“I just thought....”

“Hush. Now, after a perfect courtship, they had a perfect wedding.”

“Never heard of that. Do we know them?”

“Hush. From that time on they lived a perfect life with a perfect family and perfect pets.”

“No, for sure don’t know them,” Boudreaux said, and Clotile just shook her head and continued.

“One stormy night, the perfect couple was driving their perfect car along a winding road.

“I know where there’s winding roads a plenty, but what kind of car they got that’s perfect?”

“It’s a story, Boudreaux,” Clotile insisted.
“Would be nice to know what kind of car,” Boudreaux said.

“A perfect car,” Clotile yelled, and continued. “They noticed someone hitchhiking at the side of the road. Because they were the perfect couple, they stopped to help.”

“Why they want to do that? Did they look to see if the hitchhiker had a chain saw?”

“No, Boudreaux. They didn’t look for that. And besides, the hitch hiker was an elf.”

“Wouldn’t expect a chain saw then.”

“Anyway, they gave the elf a ride but the storm got worse and worse and going around a turn they had an accident. Only one of them survived. Who was it?”

“Who was what?”

“The one who survived.”

“You didn’t say this was going to be a test.”

“It’s a story. You only got to guess who survived.”

“You know?”


“Then why don’t you tell me?”

“Because.oh, alright. The perfect woman survived because she was actually the only one there.  Everyone knows there’s no such thing as an elf or a perfect man.”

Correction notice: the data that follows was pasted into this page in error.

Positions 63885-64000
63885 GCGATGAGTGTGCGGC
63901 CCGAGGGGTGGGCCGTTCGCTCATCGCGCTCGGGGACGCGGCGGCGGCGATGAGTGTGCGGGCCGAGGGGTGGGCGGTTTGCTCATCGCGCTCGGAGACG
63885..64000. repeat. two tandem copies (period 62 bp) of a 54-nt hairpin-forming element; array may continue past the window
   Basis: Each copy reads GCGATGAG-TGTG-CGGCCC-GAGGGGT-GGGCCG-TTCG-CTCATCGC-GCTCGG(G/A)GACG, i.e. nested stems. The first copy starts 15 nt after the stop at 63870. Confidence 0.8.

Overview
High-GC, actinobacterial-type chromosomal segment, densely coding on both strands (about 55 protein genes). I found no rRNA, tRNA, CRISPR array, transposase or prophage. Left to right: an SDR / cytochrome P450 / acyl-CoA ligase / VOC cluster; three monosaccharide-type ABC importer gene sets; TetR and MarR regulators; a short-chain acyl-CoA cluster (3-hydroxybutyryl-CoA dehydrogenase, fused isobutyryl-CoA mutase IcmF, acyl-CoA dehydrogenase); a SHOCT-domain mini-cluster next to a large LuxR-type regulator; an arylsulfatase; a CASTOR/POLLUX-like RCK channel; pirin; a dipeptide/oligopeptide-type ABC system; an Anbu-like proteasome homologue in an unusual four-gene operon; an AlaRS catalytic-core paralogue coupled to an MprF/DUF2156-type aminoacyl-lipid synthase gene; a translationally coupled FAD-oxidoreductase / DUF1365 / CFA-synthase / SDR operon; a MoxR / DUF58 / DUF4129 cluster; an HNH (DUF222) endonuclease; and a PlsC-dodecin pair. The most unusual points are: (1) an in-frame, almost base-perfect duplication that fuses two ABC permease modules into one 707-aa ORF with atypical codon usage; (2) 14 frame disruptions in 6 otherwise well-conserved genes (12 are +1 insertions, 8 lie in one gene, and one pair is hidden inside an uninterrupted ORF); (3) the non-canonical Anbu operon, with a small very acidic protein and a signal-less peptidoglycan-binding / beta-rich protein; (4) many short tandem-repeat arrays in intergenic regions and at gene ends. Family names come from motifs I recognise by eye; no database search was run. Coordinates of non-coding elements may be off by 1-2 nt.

Boudreaux thought about this for a long time, scratched his head and stroked his moustache, and finally said: “So...that means the perfect woman must have been driving. Okay, that explains why there was an accident.

Unless an alligator or otter sneaks in, bass are the top of a lake’s food chain. Like anything else in nature, a good predator population is necessary to have ecological balance. There are four things that determine the overall health of a lake’s bass population: (1) how many bass fry grow to adults; (2) how fast they grow, (3) how healthy they are as they grow; and (4) the extent of juvenile bass mortality. Bass don’t always die because they are eaten, but occasionally because they lack sufficient nutritious food. Bass will instinctively hunt for prey that is good for them. Almost every lake, pond and river has at least some food bass will eat, and bass will eat almost anything that they can fit in their mouths. Fish, insects, crawfish, frogs, lizards, snakes and eels, ducklings and birds are all typical bass fare. Bass also choose their food based on the prey’s size. A bass will occasionally try to eat a fish as large as itself, but generally the bigger the bass, the bigger the prey. That doesn’t mean that the won’t eat much smaller items that are easy to catch.

Bass also choose food based on edibility. Shad and other torpedo shaped fish have a better shape for eating than large bluegill. Leaches are easier to swallow than crawfish. Ducklings are easier than baby turtles. But, in any lake with shad, that is the first choice. (The absence of shad usually means that anything is fare game.) Remember that bass fry switch from a diet of mostly insects to a diet of fish and other larger prey when they reach only a few inches. Consequently, bass over about six inches don’t intentionally eat plant matter. They might swallow some while inhaling a minnow, but not because they want or need the nutrition in greens. Nature has given bass strong stomach acids to deal with crawfish shells and fish bones, which, scientists also speculate, also allows them to disintegrate most swallowed hooks.